As many readers know I am a big advocate of teaching children sign language. We often use sign language in our homeschool to practice spelling in a hands-on way, anywhere we are, communicate in crowded areas and even to talk as we tiptoe past sleeping babies for some big kid time with mom.
There are so many great reasons to teach your child sign language
This month with Mother Goose Time we are doing a unit on Friends and Feelings. One day the topic of body language came up. As you can guess so did the topic of Sign Language. After all, what is sign language if not body language? A new Letters and Numbers sign language poster was added to our wall over by the bar top where the children are served snacks and meals throughout the day. Perfect for a little reminder to practice some more.
Sign Language is a great choice for a second language for your hearing child. Learning a second language helps your child’s brain learn to switch gears and connect seemingly different things together at once. Sign language forces both parts of the brain to come together to translate your child’s first language into ASL. The more of a work out the brain gets the stronger it becomes.
Sign language is a physical language. Unlike verbal languages people that are hands on learners are able to connect and “pick up” sign language easier than traditional languages. People that learn sign language because of better communicators with body language and gain the ability to better pick up on signals others are sending.
“Sign language can be handy”
Sign language is a great way to communicate in otherwise difficult situations helping curb tantrums. Toddlers and young children often have a difficult time communicating their needs and feelings. By starting sign language at an early age you can help your child through this difficult transition and for some you can completely skip over the “terrible twos” just by giving your child this one powerful communication tool.
Learning a new language with your child can help the two of you bond by building strong communication skills. Signing Time is a great and easy way to help your child pick up sign language and by watching together the two of you can grow as a team and learn this valuable new language.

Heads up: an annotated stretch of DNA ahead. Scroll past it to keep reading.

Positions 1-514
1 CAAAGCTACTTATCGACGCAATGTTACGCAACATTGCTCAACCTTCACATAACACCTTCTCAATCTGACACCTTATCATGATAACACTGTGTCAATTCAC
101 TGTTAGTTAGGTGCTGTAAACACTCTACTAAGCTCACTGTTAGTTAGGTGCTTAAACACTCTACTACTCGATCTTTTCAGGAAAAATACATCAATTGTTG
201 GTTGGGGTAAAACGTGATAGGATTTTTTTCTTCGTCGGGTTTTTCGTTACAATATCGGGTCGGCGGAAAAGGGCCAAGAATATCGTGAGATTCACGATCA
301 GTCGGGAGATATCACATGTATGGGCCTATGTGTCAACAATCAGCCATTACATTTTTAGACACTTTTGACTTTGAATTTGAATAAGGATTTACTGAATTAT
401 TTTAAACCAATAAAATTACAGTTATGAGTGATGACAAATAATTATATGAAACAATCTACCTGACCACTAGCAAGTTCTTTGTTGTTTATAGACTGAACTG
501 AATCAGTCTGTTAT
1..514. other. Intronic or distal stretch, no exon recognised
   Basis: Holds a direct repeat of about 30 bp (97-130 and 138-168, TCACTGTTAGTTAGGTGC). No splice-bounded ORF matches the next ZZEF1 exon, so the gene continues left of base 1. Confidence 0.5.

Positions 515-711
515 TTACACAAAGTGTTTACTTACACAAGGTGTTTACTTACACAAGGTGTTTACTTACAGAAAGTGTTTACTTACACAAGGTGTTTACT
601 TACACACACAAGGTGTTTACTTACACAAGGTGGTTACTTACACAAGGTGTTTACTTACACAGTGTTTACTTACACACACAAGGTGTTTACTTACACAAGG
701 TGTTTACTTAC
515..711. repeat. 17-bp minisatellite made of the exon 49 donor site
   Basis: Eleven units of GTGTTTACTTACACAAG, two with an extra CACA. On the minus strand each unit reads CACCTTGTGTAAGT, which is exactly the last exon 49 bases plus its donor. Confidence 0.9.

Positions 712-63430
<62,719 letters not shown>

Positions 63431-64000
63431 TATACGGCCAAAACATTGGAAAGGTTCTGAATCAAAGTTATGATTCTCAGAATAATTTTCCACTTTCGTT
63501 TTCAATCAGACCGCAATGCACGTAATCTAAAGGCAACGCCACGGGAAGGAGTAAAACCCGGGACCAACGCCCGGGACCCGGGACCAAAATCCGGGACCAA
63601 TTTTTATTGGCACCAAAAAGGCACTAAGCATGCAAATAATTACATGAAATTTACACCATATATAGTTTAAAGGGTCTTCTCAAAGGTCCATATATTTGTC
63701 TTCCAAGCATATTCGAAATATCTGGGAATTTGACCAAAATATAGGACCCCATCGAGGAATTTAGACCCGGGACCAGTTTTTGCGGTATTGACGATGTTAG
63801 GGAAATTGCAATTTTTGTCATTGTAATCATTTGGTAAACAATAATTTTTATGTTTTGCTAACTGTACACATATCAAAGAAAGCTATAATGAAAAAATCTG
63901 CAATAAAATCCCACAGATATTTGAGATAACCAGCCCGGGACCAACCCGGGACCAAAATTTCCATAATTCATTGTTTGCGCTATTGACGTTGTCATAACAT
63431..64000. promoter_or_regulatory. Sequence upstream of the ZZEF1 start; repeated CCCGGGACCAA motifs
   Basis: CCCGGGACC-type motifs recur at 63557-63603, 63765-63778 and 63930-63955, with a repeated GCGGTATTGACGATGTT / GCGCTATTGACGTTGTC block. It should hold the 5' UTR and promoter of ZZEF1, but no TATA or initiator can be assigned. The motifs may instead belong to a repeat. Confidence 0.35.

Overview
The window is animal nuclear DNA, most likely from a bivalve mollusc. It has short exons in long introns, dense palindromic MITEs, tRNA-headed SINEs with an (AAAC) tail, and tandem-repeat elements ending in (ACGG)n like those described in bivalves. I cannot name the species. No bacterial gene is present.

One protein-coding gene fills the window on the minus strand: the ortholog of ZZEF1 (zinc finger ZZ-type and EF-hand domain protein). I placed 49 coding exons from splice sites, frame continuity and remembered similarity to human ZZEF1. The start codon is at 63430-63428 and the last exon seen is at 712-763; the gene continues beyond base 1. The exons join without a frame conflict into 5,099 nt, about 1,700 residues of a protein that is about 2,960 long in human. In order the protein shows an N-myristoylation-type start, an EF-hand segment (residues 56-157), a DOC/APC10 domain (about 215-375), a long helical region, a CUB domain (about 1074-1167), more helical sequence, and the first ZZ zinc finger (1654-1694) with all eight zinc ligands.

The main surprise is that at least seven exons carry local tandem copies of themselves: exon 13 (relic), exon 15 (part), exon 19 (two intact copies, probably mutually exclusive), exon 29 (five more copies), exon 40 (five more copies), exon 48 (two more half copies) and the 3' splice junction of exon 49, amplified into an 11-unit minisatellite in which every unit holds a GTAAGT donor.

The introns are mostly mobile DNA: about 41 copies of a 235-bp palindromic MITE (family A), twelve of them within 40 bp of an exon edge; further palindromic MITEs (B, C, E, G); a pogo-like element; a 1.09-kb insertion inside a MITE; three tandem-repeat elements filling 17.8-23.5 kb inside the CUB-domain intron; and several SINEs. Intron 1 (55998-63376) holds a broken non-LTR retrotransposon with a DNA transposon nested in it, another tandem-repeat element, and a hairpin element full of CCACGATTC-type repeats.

Learning to spell with Sign Language
Kids need to move to learn. Sign Language allows for subtle movement connecting the mind and body. When I started homeschooling my ADHD child I was presented with many challenges. While searching for a second language that would hold her interest I found signing time and dove into research on the benefits of teaching children to sign language. During that research, I discovered finger spelling.
Fingerspelling allowed me to bring a physical element into spelling with the children. Just the tool needed for my ADHD child. We took the time to learn to fingerspell and can practice anywhere from the check out line to waiting for a movie to start at the theater. The light movement coupled with the focus needed calms the child.
Sign Language uses the right side of the brain while spoken language uses the Left. By combining the two you are helping your child connect with the words and even individual letters they are working on.
Get started with sign language and fingerspelling with this free printable
We have been using signing time for our sign language lessons and lots of time practicing together. The entire family gets into it
I have created a fun book that can be used digitally or even turned into a coloring book for kids to get started with sign language and fingerspelling. This book is a short 27 pages, 26 letters with a word for each letter and a letter to parents. Simple, easy, and fun. Never find yourself waiting in a long line without something to work on again.